With some friends, we went to the press preview of Binondo, the musical, at The Theatre @ Solaire last Thursday. The play directed by Joel Lamangan ran for two nights last Friday and Saturday (with a matinee).
While the direction was satisfactory, I seem to have a problem with the material. It is no more than a love story between a Filipino woman living in the Metro Manila’s Chinese-Filipino enclave called Binondo and a Chinese (from mainland China that stopped by Manila for a short vacation and met the Filipino girl). After cavorting for a brief period the Chinese man flew back to China where he was met with the onset of the Cultural Revolution at the time of Mao Zedong. Along with his father, he was detained because he was apparently a bourgeois. This should have happened in the late 60s but the play was supposed to have happened in 1972 which at that time the Cultural Revolution in China was over. (It ended in 1971.) But the librettists that included Gersom Chuanunsu and Ricky Lee set the musical from 1972 onwards to fuse the parallel between China’s Cultural Revolution and President Ferdinand Marcos’ Martial Law in the Philippines.
The two, by the way, had differing ideological bases, Mao’s wanted to purge the bourgeois class in the CPP’s class struggle in his attempt to purify the classless society of the new China, while Marcos simply wanted to solve the prevalence of crime that had been enveloping the entire Philippine society and in the process eliminating political opposition.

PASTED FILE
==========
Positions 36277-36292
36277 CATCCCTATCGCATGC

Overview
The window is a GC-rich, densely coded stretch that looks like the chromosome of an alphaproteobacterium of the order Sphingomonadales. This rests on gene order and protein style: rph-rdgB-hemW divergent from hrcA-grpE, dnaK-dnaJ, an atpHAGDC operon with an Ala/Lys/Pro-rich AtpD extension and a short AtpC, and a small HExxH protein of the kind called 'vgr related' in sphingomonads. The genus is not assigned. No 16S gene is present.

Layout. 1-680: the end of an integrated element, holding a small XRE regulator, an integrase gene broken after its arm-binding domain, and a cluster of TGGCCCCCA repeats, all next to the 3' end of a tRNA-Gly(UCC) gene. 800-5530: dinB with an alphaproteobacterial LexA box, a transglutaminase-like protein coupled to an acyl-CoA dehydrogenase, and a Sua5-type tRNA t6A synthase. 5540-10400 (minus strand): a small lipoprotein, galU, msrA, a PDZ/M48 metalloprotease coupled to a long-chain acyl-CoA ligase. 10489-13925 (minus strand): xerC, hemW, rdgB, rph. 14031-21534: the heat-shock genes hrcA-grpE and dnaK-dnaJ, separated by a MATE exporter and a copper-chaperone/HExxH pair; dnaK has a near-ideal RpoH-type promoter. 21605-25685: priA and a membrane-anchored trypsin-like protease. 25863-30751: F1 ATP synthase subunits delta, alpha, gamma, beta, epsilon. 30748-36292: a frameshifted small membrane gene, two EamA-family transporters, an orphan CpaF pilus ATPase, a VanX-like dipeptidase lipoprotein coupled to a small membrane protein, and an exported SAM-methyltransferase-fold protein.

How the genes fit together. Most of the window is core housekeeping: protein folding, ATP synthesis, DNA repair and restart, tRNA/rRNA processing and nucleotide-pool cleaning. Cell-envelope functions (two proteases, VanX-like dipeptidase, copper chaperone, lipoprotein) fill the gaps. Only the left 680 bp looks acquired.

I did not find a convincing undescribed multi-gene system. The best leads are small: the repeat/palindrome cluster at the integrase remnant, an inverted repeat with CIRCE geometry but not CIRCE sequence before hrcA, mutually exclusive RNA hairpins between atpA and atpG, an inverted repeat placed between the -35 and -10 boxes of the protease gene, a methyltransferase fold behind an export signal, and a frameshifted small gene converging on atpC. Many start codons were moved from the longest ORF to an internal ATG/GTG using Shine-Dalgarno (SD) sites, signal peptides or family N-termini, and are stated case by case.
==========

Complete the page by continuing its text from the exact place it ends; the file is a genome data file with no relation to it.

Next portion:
Moreover, the musical merely scratched the political significance of the China-Philippine relationship as personified by the two main characters, and neither did it touch on the cultural aspects that shaped and defined the characters of the people in and around Binondo.
Even the music did not, in so many notes and rhythms, give me a chance to feel that I was watching a cross-cultural musical (I still love the music of Richard Rodgers and Oscar Hammerstein’s Flower Drum Song, also about Chinatown in San Francisco). Or is it because the Chinese in the Philippines have failed to teach their children their own culture while they are trying to amass wealth and riches to send to their impoverished relatives in the mainland.
I was shocked in one scene (it was supposed to be in China during the Cultural Revolution) when a huge backdrop went in mid air and revealed a figure that was supposed to be Mao Zedong but resembles more like the current President of the Philippine Republic. A Chinese Filipino writer seated beside me said, “That thing looks more like Digong, ha.”
Anyway, the structure of the play was more soap operatic than a musical. The death of Lilly’s mom and her eventual marriage to Carlos (a Chi-Fil) and Ah Tiong’s return to Manila after many years to see a dying Lilly who bore him a daughter, Ruby.
If you like the things you see on daytime TV, you’d probably appreciate Binondo.